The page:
His radically countercultural life continues to inspire Christians down to the present day
The basic outline of St. Francis’ life is familiar to many Catholics, as is the philosophy of poverty and simplicity he warmly embraced. Raised in a wealthy and permissive merchant family, the young Francis enjoyed a life of partying and sought earthly glory as a knight on the battlefield. A strange dream on his way to the Fourth Crusade set his life on a different path, however, and as he grew closer to God through prayer and sacrifice, Francis renounced his life of pleasure to beg and preach instead.
Poverty became the hallmark of Francis’s spirituality, along with an abiding joy and a deep respect for God’s natural creation. He told friends he was married to “Lady Poverty” and considered detachment from earthly possessions to be a kind of freedom, saying, “If we had any possessions we should need weapons and laws to defend them.” He was direct and a man of quick action, so that at times he made mistakes, but his humility, compassion, and generosity always more than made up for his occasional missteps.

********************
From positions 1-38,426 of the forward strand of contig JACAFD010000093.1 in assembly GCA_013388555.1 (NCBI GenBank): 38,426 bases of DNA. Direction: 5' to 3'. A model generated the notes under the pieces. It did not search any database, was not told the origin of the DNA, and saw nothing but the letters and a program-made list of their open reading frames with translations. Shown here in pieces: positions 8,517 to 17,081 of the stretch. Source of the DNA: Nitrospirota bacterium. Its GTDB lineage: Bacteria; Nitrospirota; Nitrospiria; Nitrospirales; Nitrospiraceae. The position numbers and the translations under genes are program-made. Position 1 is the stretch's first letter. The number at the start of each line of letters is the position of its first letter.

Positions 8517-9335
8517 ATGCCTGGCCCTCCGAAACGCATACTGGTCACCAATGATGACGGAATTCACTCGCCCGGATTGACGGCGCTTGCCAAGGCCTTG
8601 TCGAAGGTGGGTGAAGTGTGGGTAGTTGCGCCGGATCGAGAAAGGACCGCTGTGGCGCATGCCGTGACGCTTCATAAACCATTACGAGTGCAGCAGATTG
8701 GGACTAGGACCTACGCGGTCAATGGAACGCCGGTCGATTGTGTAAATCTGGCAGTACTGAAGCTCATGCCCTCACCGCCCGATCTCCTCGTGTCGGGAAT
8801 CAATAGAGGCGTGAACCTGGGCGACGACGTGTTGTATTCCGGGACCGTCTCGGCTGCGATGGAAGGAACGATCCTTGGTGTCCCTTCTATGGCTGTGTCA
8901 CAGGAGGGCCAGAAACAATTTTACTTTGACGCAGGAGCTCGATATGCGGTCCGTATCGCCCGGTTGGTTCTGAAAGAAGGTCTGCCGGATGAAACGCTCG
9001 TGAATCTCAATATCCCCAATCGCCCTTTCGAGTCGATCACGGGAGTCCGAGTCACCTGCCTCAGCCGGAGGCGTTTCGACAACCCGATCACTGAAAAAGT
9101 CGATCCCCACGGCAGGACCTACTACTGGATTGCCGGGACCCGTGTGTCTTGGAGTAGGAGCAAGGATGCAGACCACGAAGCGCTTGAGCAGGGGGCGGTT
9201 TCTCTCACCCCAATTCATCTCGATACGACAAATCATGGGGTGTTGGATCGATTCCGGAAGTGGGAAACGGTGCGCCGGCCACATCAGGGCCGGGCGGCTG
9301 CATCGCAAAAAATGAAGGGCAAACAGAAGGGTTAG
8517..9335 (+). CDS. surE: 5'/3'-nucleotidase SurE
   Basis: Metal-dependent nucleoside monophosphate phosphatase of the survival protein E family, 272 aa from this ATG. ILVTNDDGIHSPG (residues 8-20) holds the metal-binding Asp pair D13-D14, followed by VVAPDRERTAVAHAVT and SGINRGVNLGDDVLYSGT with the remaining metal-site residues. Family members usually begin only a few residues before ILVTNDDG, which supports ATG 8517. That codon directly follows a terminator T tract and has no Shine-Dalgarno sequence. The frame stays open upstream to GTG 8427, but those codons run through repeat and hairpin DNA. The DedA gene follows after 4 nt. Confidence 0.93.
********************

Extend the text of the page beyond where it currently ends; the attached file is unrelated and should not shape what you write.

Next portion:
An outside observer might look at this roaming barefoot beggar, who sang and rejoiced as he spoke always of the Gospel, and conclude he was insane. Indeed there was a kind of holy madness to Francis’ radical renunciation of earthly goods and wholehearted commitment to the Gospel. But it was precisely this honest “madness” that made Francis’ love for Christ so appealing. He won more souls for God than perhaps any other saint since the apostles.
Francis’ legacy lives on today not only through the religious order he founded, the Franciscans, but in the Nativity scenes we see every Christmas; in the continued presence of the Franciscan order in the Holy Land, where they were permitted because of Francis’ friendship with an Egyptian sultan; in the repeated urgings of recent popes to protect and care for the environment, as Francis taught his followers to do; and even in other Christian churches, which honor him and celebrate his life too. St. Francis, pray for us!
If you’re reading this article, it’s thanks to the generosity of people like you, who have made Aleteia possible.
Here are some numbers:
- 20 million users around the world read Aleteia.org every month
- Aleteia is published every day in eight languages: English, French, Arabic, Italian, Spanish, Portuguese, Polish, and Slovenian
- Each month, readers view more than 50 million pages
- Nearly 4 million people follow Aleteia on social media
- Each month, we publish 2,450 articles and around 40 videos
- We have 60 full time staff and approximately 400 collaborators (writers, translators, photographers, etc.)
As you can imagine, these numbers represent a lot of work. We need you.
Support Aleteia with as little as $1. It only takes a minute. Thank you!